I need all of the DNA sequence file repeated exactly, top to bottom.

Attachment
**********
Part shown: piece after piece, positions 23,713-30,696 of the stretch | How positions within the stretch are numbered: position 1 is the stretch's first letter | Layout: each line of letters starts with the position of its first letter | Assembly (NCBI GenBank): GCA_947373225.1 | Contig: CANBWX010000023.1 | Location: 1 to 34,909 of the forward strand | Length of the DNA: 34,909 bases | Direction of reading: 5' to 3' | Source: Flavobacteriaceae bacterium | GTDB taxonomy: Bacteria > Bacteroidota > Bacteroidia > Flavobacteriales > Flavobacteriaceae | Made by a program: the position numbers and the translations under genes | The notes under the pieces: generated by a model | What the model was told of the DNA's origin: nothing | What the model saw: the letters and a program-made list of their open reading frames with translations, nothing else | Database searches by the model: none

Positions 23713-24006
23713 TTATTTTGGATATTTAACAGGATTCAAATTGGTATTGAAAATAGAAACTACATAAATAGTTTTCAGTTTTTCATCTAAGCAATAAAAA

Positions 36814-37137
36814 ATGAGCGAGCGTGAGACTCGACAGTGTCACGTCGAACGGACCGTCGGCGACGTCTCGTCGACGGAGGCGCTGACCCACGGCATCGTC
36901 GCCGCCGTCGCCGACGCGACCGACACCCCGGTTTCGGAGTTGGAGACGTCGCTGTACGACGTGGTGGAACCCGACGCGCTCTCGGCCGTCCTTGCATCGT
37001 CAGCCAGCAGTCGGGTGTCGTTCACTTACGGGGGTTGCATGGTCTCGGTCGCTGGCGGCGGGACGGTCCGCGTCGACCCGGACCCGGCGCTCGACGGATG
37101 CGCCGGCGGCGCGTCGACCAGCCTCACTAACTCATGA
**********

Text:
Part shown: piece after piece, positions 23,713-30,696 of the stretch | How positions within the stretch are numbered: position 1 is the stretch's first letter | Layout: each line of letters starts with the position of its first letter | Assembly (NCBI GenBank): GCA_947373225.1 | Contig: CANBWX010000023.1 | Location: 1 to 34,909 of the forward strand | Length of the DNA: 34,909 bases | Direction of reading: 5' to 3' | Source: Flavobacteriaceae bacterium | GTDB taxonomy: Bacteria > Bacteroidota > Bacteroidia > Flavobacteriales > Flavobacteriaceae | Made by a program: the position numbers and the translations under genes | The notes under the pieces: generated by a model | What the model was told of the DNA's origin: nothing | What the model saw: the letters and a program-made list of their open reading frames with translations, nothing else | Database searches by the model: none

Positions 23713-24006
23713 TTATTTTGGATATTTAACAGGATTCAAATTGGTATTGAAAATAGAAACTACATAAATAGTTTTCAGTTTTTCATCTAAGCAATAAAAA

Positions 36814-37137
36814 ATGAGCGAGCGTGAGACTCGACAGTGTCACGTCGAACGGACCGTCGGCGACGTCTCGTCGACGGAGGCGCTGACCCACGGCATCGTC
36901 GCCGCCGTCGCCGACGCGACCGACACCCCGGTTTCGGAGTTGGAGACGTCGCTGTACGACGTGGTGGAACCCGACGCGCTCTCGGCCGTCCTTGCATCGT
37001 CAGCCAGCAGTCGGGTGTCGTTCACTTACGGGGGTTGCATGGTCTCGGTCGCTGGCGGCGGGACGGTCCGCGTCGACCCGGACCCGGCGCTCGACGGATG
37101 CGCCGGCGGCGCGTCGACCAGCCTCACTAACTCATGA